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NXP has a custom (I think) encryption protocol known as "Leakage-Resistant Primitive", or LRP, built on top of AES. I think the goal of this is to basically "expand" the length of the key being used. This is used on devices that have 128-bit keys, and, from what I can tell, LRP basically takes a 128-bit key and expands it to a 16,384-bit key. I think the reason for this is because NFC cards typically use 128-bit keys, because they have an limited write memory.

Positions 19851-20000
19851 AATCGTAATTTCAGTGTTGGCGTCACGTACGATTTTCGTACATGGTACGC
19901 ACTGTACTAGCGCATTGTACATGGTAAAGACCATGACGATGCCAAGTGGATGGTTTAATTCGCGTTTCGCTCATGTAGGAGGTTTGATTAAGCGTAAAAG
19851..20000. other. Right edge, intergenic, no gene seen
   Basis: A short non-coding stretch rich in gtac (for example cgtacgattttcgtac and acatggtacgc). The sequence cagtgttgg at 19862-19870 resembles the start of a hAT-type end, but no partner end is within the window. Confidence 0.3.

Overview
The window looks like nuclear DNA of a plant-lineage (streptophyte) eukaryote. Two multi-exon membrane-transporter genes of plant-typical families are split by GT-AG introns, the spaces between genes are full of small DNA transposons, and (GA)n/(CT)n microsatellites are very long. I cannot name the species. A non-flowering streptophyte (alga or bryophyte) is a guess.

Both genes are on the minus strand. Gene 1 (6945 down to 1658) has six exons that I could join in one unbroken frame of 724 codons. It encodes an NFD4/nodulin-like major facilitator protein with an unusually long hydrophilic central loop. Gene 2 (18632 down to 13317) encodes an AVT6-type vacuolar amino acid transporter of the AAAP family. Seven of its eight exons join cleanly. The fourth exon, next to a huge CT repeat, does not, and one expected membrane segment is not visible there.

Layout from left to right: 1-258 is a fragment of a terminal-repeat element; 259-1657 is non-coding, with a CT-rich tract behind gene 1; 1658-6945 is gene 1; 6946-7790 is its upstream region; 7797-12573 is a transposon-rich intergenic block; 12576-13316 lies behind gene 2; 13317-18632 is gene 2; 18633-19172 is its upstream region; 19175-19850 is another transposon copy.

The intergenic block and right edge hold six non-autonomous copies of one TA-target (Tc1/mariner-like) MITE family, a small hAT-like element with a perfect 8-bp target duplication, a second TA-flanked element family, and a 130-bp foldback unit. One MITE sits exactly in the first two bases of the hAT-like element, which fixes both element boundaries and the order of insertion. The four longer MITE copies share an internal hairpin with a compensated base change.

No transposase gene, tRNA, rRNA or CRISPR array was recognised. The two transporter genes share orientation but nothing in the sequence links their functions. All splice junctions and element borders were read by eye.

Does anyone know how effective LRP is at getting beyond the small key size, or any other benefits/drawbacks of using LRP?

LRP is described in this document:

https://www.nxp.com/docs/en/application-note/AN12304.pdf

You can view an implementation of LRP here:

https://github.com/johnnyb/ntag424-java/tree/main/src/main/java/net/bplearning/ntag424/lrp

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